Former WH Adviser John Bolton Urged Trump to Send Ukraine Money, but Trump Pushed Back

Former White House National Security Adviser John Bolton was among several alarmed administration officials who urged President Donald Trump to release the nearly $400 million in funds to Ukraine, The Washington Post reported.

State Department and Department of Defense officials received word of Trump's decision to withhold the aid on July 18, officials familiar with the meeting told the Post. According to three Trump administration officials speaking on the condition of anonymity, Trump ordered the money to Ukraine to be withheld one week before his July 25 call to Ukrainian President Volodymyr Zelensky, a 41-year-old actor and screenwriter who was inaugurated as president on May 20.

Bolton, who was ousted from the Trump administration earlier this month, wanted to unfreeze the U.S. aid to Ukraine in order to help the country push back against Russian aggressions in the region. Bolton and several other Trump administration officials said they did not know why the money to Ukraine was being withheld, while the president has insisted it was over concerns of "corruption" in the Ukrainian government. This stands in contrast to a whistleblower's claim Trump withheld the money as part of a quid pro quo to obtain damning information about former Vice President Joe Biden's son's dealings in the country.

Multiple sources claimed to The Daily Beast after Bolton's disputed firing or resignation earlier this month that he has "a lot of dish" and is shopping a book deal. The public dispute over whether Bolton resigned or was fired was not the first disagreement between Trump and his former adviser, with whom the president said he disagreed with on foreign policy on numerous occasions. On September 9, Bolton said he "offered to resign," but Trump tweeted the next day that he had informed Bolton his services were no longer needed and had fired him.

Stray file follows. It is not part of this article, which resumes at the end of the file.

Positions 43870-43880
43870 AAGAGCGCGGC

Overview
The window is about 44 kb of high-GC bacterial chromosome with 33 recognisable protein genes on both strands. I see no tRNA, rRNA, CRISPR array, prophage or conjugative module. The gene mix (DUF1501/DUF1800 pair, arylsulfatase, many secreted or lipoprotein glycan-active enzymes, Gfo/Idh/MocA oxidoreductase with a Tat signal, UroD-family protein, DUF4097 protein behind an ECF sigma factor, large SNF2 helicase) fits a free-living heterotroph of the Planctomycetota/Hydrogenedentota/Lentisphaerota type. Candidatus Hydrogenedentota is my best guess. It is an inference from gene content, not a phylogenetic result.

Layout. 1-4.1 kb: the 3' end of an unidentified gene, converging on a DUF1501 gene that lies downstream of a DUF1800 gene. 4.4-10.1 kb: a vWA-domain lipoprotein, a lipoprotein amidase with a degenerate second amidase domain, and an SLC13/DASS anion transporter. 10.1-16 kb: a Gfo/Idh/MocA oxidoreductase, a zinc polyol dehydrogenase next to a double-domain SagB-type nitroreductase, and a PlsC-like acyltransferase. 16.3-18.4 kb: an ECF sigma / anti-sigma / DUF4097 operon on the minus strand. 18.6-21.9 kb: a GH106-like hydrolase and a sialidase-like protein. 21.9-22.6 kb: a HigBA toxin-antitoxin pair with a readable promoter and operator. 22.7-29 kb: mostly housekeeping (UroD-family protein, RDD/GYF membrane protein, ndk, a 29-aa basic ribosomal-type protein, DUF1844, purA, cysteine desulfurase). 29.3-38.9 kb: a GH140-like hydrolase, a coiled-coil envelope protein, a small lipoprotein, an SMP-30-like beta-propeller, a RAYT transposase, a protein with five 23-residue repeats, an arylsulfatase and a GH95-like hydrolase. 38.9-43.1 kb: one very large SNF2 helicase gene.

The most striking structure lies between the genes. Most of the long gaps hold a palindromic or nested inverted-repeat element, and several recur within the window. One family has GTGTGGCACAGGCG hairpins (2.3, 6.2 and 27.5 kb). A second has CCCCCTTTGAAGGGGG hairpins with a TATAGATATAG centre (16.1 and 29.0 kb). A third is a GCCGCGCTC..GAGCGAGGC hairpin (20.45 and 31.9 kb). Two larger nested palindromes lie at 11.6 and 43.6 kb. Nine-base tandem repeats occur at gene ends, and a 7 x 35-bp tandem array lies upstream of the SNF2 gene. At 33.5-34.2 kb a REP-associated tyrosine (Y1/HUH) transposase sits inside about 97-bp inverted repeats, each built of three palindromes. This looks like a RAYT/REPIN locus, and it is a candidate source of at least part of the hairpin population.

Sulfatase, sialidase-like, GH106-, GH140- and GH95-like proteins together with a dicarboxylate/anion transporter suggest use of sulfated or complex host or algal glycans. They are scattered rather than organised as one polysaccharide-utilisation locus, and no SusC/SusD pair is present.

Zelensky expressed concerns to Connecticut Senator Chris Murphy during a meeting in September that "the aid that was being cut off to Ukraine by the president was a consequence" for not launching an investigation into the Bidens and their alleged dealings within the country.

Trump has reiterated his claim there is "a lot of corruption in Ukraine" and that is the reason behind his withholding of the money. "It's very important to talk about corruption," Trump told reporters Monday. "If you don't talk about corruption, why would you give money to a country that you think is corrupt?"

The nearly $400 million was ultimately released after Illinois Democratic Senator Dick Durbin threatened to freeze $5 billion in Pentagon funding unless the Ukraine finances were distributed.

Trump has long pushed an "America First" foreign aid policy and has frequently complained that countries receive millions in financial aid and "do nothing for us."

Earlier this month, a foreign policy directive issued by Trump sought to shift the distribution of foreign aid to "friends and allies" and countries that "support" the goals of America. In January, Trump complained to cabinet members about the current budget for foreign aid sitting at $54.4 billion, which the president described as "a lot."

"We're giving away $54 billion in foreign aid. So we give money to countries, but we don't give money to our own country, which is another thing that I've been complaining about," Trump said in January. "[Democrats] don't even know who they're giving it to."

"It's very unfair when we give money to Guatemala and to Honduras, and to El Salvador, and they do nothing for us," Trump said.

Speaking outside of the United Nations on Monday, Trump said "Europe and other countries should contribute to Ukraine. Europe has to put up money for Ukraine also, why is it only the United States putting up that money?"

"Germany, France, other countries should put up the money," Trump continued, insisting the money to Ukraine had already been "fully" paid. "We're putting up bulk of the money, why is that?"

John Bolton
U.S. President Donald Trump speaks to members of the media as National Security Adviser John Bolton listens during a meeting with President of Romania Klaus Iohannis in the Oval Office of the White House August 20, 2019 in Washington, DC. Alex Wong/Getty